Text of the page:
Angolan state bags US$82m from privatization of government owned breweries, agro-livestock farms

ANGOLA – The government of Angola has raised a total of Akz 52 billion (US$82.7m) from the privatization of 3 state-owned breweries and 5 agro-livestock enterprises, under the Privatization Program (PROPRIV), coordinated by the Institute of Assets Management and State Participation (IGAPE).

IGAPE was created to manage the state’s financial assets and holdings, and carry out the privatisation and restructuring programme of the corporate public sector, according to a presidential order.

The PROPRIV program is aligned with the National Development Program 2018-2022 and falls within the scope of Public Finance Reform, with a view to promoting macroeconomic stability.

It also aims at increasing productivity and achieving a more equitable distribution of income.

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In this perspective, the reduction of the State’s participation in the economy as a direct producer of goods and services and the promotion of favorable conditions for private initiative, foreign investment and the acquisition of specific knowledge and skills are the guiding lines of the restructuring and resizing of the Public Business Sector (SEP).

Under the new sale, the state sold its stake in Cuca, Ngola and Eka breweries to BIH Angola Group, who plans to invest millions of dollars in the factories, to boost production and create more jobs, reports novo jornal.

The other offloaded agricultural farms include Cuimba (Bié), Longa (Cuando Cu-bango), Pungo Andongo (Malanje), Quizenga (Cuanza-Norte) and Sanza Pombo (Uíge).

“The main objective of the State is to decrease participation in the economy, increase the presence of the private sector, as well as promote increase of employment opportunities.”

Namibia Secretary of State for Finance and Treasury – Ottoniel dos Santos

The new owner of Pungo Andongo farm, PRUMO – Empreendimentos e Construção Materials bought the asset for Akz 16 billion (US$25.4m) and plans to rehabilitate the farm, targeting to harvest 15,000 tons of soy and 30,000 of corn in six years’ time.

The group estimates that this year it will produce 2,000 tons of soy and 4,000 tons of corn and plans to invest around US$15 million over the next four years, reports Jornal de Angola.

The Pungo Andongo farm has an area of 23, 230 hectares, a silo with a storage capacity of 33,000 tons and equipment for the production of manure, corn and animal feed.

Government champions private investment

According to the Secretary of State for Finance and Treasury, Ottoniel dos Santos, the PROPRIV program represents a step towards the diversification and growth of the national economy.

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“The main objective of the State is to decrease participation in the economy, increase the presence of the private sector, as well as promote increase of employment opportunities.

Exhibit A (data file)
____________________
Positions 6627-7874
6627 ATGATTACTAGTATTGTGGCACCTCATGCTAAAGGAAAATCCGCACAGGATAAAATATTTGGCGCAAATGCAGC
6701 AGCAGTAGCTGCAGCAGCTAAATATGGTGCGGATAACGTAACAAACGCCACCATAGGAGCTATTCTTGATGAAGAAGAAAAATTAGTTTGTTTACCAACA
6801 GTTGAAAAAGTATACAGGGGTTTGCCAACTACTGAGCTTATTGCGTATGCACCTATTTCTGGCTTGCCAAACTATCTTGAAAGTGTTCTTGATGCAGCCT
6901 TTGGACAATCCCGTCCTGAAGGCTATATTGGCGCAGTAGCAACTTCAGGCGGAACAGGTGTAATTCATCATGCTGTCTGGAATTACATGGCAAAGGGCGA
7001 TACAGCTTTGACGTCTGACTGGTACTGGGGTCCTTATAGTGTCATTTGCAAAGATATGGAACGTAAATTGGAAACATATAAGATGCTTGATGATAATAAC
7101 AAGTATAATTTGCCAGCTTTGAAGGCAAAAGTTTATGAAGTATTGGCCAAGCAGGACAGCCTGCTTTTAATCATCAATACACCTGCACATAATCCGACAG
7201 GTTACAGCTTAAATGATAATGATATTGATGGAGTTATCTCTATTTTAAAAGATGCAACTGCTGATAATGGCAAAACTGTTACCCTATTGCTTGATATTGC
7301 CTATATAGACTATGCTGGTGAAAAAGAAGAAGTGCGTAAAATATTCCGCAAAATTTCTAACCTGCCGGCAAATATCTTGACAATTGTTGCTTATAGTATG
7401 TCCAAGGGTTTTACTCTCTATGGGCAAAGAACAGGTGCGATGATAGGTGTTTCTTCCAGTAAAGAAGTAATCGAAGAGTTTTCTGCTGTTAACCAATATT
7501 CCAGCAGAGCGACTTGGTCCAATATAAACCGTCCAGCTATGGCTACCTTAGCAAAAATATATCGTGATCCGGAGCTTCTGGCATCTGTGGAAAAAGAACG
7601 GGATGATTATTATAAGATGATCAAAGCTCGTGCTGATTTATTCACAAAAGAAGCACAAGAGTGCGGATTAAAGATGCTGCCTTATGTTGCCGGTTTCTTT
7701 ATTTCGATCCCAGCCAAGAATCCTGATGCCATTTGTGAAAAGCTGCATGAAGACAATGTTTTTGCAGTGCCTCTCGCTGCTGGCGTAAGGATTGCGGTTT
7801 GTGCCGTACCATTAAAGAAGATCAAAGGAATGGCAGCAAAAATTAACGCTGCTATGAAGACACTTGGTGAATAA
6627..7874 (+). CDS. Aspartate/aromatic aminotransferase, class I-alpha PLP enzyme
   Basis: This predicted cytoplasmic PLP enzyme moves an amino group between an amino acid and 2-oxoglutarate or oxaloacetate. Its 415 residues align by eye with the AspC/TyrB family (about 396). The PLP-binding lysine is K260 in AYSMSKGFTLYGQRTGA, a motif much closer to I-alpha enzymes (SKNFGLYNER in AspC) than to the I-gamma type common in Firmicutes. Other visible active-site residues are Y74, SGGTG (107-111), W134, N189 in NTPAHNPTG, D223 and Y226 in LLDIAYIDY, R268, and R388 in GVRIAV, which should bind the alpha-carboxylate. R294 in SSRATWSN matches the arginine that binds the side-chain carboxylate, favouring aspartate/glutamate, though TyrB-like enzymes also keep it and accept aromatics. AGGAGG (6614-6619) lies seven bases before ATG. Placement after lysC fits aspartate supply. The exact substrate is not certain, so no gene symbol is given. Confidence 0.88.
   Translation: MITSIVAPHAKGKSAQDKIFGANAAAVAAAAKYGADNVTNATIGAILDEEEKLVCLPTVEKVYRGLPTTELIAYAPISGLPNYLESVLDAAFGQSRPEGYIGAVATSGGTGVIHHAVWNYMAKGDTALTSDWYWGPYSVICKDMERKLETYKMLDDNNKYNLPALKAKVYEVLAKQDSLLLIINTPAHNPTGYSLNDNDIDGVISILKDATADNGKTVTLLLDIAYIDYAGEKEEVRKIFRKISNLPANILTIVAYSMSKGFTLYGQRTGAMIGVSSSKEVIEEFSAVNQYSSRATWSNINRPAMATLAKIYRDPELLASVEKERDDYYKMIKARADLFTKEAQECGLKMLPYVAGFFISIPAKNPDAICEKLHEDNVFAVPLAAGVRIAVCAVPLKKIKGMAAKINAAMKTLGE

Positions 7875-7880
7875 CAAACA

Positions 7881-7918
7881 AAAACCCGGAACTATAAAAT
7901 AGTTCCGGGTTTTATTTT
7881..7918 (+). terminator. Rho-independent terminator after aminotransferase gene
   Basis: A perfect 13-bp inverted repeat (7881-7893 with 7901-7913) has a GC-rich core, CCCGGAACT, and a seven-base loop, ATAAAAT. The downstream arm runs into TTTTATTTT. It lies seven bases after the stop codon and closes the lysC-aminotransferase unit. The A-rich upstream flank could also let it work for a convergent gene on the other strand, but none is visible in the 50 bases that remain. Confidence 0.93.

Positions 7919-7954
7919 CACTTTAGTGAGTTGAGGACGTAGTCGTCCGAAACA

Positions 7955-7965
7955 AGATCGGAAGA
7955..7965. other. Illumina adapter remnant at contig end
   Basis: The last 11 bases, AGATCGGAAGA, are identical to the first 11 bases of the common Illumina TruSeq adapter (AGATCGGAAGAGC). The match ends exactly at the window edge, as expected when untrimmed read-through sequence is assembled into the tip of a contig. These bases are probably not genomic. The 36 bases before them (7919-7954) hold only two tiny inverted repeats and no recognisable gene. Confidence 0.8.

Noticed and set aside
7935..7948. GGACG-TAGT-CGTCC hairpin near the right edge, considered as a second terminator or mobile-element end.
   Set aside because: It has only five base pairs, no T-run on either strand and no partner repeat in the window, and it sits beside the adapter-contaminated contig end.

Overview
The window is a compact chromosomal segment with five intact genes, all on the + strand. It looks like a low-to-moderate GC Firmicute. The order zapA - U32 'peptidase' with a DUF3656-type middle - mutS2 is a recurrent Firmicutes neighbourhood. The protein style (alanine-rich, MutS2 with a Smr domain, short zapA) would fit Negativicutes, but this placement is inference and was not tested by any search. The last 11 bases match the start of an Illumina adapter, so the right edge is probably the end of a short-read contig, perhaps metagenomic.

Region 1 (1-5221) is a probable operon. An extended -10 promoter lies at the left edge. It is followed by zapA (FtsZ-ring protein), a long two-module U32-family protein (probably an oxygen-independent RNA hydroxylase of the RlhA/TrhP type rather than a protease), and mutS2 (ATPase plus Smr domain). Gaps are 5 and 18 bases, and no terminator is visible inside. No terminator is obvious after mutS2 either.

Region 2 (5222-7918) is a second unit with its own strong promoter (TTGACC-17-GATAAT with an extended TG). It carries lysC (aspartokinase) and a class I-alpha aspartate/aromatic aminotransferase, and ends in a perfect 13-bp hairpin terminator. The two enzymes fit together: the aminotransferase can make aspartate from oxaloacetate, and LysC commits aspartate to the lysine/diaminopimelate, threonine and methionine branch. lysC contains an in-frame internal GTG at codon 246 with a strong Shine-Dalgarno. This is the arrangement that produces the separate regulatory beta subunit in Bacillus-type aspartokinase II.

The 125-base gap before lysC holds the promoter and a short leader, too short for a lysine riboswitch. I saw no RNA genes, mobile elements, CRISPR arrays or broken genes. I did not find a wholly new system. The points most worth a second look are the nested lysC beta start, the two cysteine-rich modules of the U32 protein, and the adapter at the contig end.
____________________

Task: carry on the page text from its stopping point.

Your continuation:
“The Government also foresees with the dynamization of Propriv, the possibility of investment recovery and reduce the weight that these public businesses have on the State,” said Ottoniel.

He further appealed to national and foreign investors to participate in the tenders that are taking place, as well as those that will be launched soon, which include assets in the Hospitality and Tourism, financial and Telecommunications sectors.

The privatization program aims to drop 172 assets, and particular 100 state-owned companies and subsidiaries by the end of this year.

So far, according to IGAPE data, 33 units from different sectors have already been privatized and generated revenue of Akz 355 billion (US$565m).

“If last year, even with the pandemic, we managed to alienate 33 companies, we believe that this year we will be able to achieve our goals.

“We will see if the pandemic gives us truce that does not affect in any way the direct contact with investors but we will continue to work to attract investors, mainly foreigners,” stressed the chairman of the Board of Directors, of IGAPE, Patrício Vilar.

Meanwhile, a new vegetable oil factory, with the capacity to produce 3,000 liters per month is set to commence operations in the second quarter of this year in Luanda.

Representing an investment of US$350,000 by Bassangol Limited, the facility aims to reduce reliance on edible oil imports.

According to the owner of the venture, Khalil Mohamad, currently they are undertaking assembly of equipment acquired from abroad, but the raw material will be sourced locally.

Bassangol is a multi-sectorial company that undertakes production of tilapia, poultry feed, tomato paste manufacturing, marmalade processing, among other activities.

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